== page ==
- Stage 4: The cancer has spread to distant organs, most often the bones, liver, brain, or lungs.
Diagnosis - Diagnosing breast cancer
Tests and procedures used to diagnose breast cancer include :
- Breast exam. Your doctor will check both of your breasts and lymph nodes in your armpit, feeling for any lumps or other abnormalities.
- Mammogram. A mammogram is an X-ray of the breast. Mammograms are commonly used to screen for breast cancer. If an abnormality is detected on a screening mammogram, your doctor may recommend a diagnostic mammogram to further evaluate that abnormality.
- Breast ultrasound. Ultrasound uses sound waves to produce images of structures deep within the body. Ultrasound may be used to determine whether a new breast lump is a solid mass or a fluid-filled cyst.
- Removing a sample of breast cells for testing (biopsy). A biopsy is the only definitive way to make a diagnosis of breast cancer. During a biopsy, your doctor uses a specialized needle device guided by X-ray or another imaging test to extract a core of tissue from the suspicious area. Often, a small metal marker is left at the site within your breast so the area can be easily identified on future imaging tests.
- Breast magnetic resonance imaging (MRI). An MRI machine uses a magnet and radio waves to create pictures of the interior of your breast. Before a breast MRI, you receive an injection of dye. Unlike other types of imaging tests, an MRI doesn't use radiation to create the images.
HOMOEOPATHIC MEDICINES FOR BREAST CANCER
This remedy is favorable for individuals with personal or family history of cancer.
- Severe pain
- Hardness or lump in the breast
- Hardness of uterus or uterine fibroids
- Offensive discharge from breast
- Bleeding and pain in breast
- Indigestion and gas formation
- Bone n joints symptoms
- Suicidal tendencies
- CONIUM MACULATUM
This remedy suited to the individual who are indifferent by nature n are suffering because of grief.
- Hard tumors in the breast
- Severe piercing pain
- Stitching pain in the nipples
- Symptoms get worse on deep breathing and walking
- Weakness and trembling
- Painful and heavy breast before and during periods.
- Swelling and ulceration of the glands in the underarms.
- Nodules in the breast even if there is no milk yet.
- Lax n shrunken breast
- White discharge after passing urine
- Inflammation of ovaries
- Weakness of the nerves to the extent of paralysis.
- Ovaries appear bigger than normal in ultra sound scan .
- Painful n hard breast
- Purpulish colour on breast
- Hard nodules felt in the breast
- Enlargement of small group of lymph node present in armpit
- Painful n cracked nipples.
- Inversion of nipples.
- Bloody discharge from nipples.
- Heat n swelling of mammary glands.
- Abscess ( pus filled eruption ) may occure in mammary glands
- Nipples pain spread to the whole body when breastfeeding.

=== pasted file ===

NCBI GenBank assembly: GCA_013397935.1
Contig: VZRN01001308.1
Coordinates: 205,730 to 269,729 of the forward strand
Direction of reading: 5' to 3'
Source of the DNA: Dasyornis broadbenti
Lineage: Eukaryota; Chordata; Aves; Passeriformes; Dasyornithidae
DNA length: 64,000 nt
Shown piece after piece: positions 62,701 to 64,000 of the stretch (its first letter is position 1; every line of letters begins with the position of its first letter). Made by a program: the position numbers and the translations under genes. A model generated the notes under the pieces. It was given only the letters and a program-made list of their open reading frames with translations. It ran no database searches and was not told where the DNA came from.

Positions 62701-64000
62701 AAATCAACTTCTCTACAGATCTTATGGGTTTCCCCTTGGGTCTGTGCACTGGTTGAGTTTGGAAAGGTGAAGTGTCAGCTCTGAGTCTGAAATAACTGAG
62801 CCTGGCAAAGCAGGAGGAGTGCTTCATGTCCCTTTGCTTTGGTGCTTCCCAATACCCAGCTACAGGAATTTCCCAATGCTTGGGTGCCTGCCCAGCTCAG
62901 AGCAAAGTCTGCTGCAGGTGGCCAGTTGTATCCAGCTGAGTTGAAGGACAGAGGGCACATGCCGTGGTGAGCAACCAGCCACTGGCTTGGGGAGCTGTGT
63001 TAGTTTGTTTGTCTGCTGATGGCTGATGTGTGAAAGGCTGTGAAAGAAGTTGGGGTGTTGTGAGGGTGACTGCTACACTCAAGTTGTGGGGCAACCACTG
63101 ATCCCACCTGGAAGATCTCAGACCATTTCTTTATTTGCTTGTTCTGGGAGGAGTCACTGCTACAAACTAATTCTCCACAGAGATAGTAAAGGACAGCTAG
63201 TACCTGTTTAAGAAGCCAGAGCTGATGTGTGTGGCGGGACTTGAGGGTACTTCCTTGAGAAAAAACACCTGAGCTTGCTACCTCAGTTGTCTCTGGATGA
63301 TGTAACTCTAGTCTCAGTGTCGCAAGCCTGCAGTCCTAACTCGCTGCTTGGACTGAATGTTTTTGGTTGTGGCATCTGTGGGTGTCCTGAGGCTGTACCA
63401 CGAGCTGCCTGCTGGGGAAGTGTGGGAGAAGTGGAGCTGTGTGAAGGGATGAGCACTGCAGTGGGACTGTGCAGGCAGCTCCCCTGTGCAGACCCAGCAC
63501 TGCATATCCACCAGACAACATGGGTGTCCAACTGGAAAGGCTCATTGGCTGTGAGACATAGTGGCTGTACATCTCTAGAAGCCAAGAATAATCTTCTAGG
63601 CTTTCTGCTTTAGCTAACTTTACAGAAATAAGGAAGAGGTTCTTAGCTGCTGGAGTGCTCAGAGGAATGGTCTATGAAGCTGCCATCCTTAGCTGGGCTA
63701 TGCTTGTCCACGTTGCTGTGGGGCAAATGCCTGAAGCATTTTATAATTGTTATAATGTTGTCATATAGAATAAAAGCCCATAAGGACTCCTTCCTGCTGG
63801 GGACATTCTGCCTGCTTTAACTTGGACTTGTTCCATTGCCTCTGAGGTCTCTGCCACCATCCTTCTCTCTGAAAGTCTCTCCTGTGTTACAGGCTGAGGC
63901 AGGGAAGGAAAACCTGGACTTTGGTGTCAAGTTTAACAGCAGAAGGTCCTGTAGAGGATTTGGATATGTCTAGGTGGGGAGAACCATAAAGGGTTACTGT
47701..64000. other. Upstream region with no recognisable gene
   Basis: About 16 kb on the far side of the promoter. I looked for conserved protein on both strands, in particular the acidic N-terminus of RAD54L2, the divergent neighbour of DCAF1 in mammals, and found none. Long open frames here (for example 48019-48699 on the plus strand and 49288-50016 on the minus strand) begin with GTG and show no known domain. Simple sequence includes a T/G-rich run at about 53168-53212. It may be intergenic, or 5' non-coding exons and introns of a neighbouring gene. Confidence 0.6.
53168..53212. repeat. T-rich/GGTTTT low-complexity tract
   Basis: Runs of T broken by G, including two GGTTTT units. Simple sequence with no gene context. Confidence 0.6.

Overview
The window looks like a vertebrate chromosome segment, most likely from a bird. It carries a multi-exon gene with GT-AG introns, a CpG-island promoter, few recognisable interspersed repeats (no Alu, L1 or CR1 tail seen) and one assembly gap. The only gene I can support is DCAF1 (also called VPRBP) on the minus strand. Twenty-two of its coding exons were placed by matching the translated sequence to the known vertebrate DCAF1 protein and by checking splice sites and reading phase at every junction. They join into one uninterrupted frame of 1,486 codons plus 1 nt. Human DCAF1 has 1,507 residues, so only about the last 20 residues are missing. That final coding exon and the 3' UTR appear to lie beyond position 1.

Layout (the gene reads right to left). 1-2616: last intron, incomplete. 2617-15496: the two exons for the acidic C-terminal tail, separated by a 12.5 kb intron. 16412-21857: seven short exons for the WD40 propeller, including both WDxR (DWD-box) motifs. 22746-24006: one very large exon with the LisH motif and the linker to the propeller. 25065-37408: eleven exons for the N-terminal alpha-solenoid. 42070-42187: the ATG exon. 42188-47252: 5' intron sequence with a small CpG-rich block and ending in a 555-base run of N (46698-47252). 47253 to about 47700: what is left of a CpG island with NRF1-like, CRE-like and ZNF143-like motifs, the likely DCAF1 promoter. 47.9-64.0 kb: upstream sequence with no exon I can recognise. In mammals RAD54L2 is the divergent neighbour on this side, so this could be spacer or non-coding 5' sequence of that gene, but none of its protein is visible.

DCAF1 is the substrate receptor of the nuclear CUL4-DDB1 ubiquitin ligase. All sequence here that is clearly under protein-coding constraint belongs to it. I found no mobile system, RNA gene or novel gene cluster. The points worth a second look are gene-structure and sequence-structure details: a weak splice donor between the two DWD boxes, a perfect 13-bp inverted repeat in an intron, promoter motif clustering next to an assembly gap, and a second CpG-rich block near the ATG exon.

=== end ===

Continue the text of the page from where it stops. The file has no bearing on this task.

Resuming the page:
- Painful breast before and during periods .
- Pain in ovarian region
- ASTERIAS RUBENS
- Nerve pain in the breast
- Continuous dull pain in the breast , which may extend to left arm and fingers.
- Hard, knotted glands in the underarms .
- Swelling which is more commonly seen in the left breast
- Feeling as if breast pulled inwards .
- Retraction of nipples .
- Ulcerative stage of breast cancer
- Numbness in the left hands and fingers.
- Symptoms like pain become worst on movements .
- THUJA OCCIDENTALIS
- Warts on the skin .
- Tearing pain felt all over the body and in the breast.
- Pain worse on resting and improves in dry weather .
- Rapid weight loss.
- Lumps in the breast
- Sore and painful lumps near nipples.
- Predominantly left sided symptoms .
- Cannot tolerate winter and cold weather .
- Retraction of nipples .
- Pain in left ovary.
- Changeable symptoms
- Weeping while describing the symptoms
- Symptoms better in open air
- Discharge from nipples , if present , is yellow in colour .
- Sensitiveness of organs
- Fat rich food worsens the symptoms
- Suppression of periods leads to hormonal issues
- Ulcer in the chest region
- Generalized chilliness
- Mother weeps everytime the child is put to breast
- Swollen breast
- Painful breast
- Sore nipples with oozing of acrid fluids
- Burning ulceration in the breast n nipples
- Discharge is so acrid that it burns and excoriate the glands
- Severe intolerable itching
- Dryness and eczema
- Sleeplessness due to excessive itching
- ARSENICUM ALBUM
- Ulceration on the breast
- Weakness that is out of proportion to the pain
- Fear that the person will die of the disease
- Anger and anxiety that taking the medicine is pointless as the person is going to die
- The individual is restless with pain and keep moving from one place to another
- Extremely offensive and bloody discharge from nipples .
- Burning sensation in breast
- Disturbed sleep due to anxiety
- Symptoms get worse in wet weather , after midnight and from cold drinks .
- Symptoms improve on application of heat